As they neared the beach, the jalok moved toward the right; and O-aa followed him. He led her to a little cove. Here she saw an outrigger canoe drawn up on the beach above high water. The jalok stopped beside it and looked up at her. In the canoe were the weapons and the loincloth of a man. And in these things, O-aa read a story. She could see by the general appearance of the articles in the canoe that they had lain untouched for some time. She knew that a man did not go naked and unarmed far from his weapons. And thus she reconstructed the story: A warrior had paddled from the mainland with his jalok to hunt, perhaps. He had gone into the sea to bathe, and had been seized and devoured by one of the innumerable voracious creatures which swarm in the waters of the Korsar Az. Or perhaps a thipdar had swooped down and seized him. At any rate, she was confident that he had gone never to return and, she had fallen heir to his weapons, his canoe, and his jalok. But there remained a mile of terrifying water between herself and the mainland!
She looked across to the farther shore just in time to see the John Tyler put to sea. She could not know that the ship bore only Ah-gilak. The others, far down the coast, were too far away for her to see them. She looked at the canoe and out again across the water. The jalok lay at her feet. She ruffled his shaggy mane with a sandalled foot, and he looked up at her and bared his fangs in a canine grin—terrible fangs set in mighty jaws that could tear her to pieces in a moment.
O-aa sat down on the ground beside the jalok and tried to plan for the future. What she was really trying to do was raise her courage to a point that would permit her to launch the canoe and paddle across that fearsome mile. Every time it reached the sticking point she would look out and see a terrible head or a dorsal fin break the surface of the sea. Then her courage would do a nose dive. And when she realized that the wind was against her, she breathed a sigh of relief for so excellent an excuse to delay her departure.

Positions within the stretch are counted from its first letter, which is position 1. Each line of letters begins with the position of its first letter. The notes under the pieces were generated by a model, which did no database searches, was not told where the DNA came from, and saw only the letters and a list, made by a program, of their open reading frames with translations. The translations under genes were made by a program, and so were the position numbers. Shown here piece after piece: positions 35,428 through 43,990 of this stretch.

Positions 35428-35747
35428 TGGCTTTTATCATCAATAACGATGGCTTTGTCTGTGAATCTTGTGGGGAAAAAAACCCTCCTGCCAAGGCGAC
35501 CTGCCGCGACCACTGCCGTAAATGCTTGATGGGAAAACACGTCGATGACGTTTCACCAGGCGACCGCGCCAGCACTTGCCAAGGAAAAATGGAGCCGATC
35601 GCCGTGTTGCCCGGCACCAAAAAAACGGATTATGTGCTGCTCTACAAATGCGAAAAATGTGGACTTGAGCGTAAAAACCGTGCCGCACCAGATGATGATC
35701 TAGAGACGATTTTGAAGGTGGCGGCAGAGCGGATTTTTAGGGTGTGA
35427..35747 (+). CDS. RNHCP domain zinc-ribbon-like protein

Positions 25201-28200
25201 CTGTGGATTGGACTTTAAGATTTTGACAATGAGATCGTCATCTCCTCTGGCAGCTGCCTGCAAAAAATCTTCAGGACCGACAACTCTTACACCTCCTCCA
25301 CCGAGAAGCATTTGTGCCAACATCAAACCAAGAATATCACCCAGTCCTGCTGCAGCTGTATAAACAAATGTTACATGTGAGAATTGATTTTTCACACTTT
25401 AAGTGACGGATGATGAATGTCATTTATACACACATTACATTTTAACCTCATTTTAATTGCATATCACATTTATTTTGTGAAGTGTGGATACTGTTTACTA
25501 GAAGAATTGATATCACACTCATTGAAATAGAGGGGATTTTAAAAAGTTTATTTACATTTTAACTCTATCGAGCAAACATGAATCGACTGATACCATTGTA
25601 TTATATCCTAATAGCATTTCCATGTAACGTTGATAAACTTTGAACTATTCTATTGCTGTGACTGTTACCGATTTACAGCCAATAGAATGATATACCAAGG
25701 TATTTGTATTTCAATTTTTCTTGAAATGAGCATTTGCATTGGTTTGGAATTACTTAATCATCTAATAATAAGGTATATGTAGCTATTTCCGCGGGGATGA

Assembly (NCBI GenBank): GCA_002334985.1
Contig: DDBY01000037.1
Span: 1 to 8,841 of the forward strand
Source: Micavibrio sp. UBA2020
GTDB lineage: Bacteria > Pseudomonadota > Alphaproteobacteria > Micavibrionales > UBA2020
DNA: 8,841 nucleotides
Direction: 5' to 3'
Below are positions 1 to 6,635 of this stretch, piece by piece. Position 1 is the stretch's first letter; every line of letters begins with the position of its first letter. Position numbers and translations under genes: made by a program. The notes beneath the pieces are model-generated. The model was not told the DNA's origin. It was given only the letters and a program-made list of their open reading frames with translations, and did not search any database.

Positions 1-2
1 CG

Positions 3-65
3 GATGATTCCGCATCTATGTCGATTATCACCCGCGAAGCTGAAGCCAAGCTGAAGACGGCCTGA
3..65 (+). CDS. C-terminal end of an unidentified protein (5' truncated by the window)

She examined the contents of the canoe more closely. She saw a stone knife, a stone tipped spear, a tomahawk with a well shaped stone head and a wooden haft, a bow, a quiver of arrows, two paddles, a pole six or seven feet long, a woven fibre mat, and some cordage of braided grasses. These articles suggested something to O-aa that would never have entered her head before she began her adventures on that unfamiliar medium which rolled and tossed in illimitable vastness to form the Sojar Az and Korsar Az. O-aa had learned much that was no part of the education of a cave girl from Kali.
She examined further and found a hole in a thwart and beneath it a corresponding receptacle in the bottom of the canoe. Now she knew what the pole was for and the fibre mat and the cordage. All she had to do, she decided, was wait for a favorable wind. That would be much better than paddling; and as she intended to wait for a strong wind, it would result in a much shorter passage, which would cut down the odds that were always against the survival of any who put to sea in Pellucidar.
Her doom postponed until the wind changed, O-aa realized that she was hungry. She took the spear, the quiver of arrows, and the bow and set forth to hunt. The jalok accompanied her.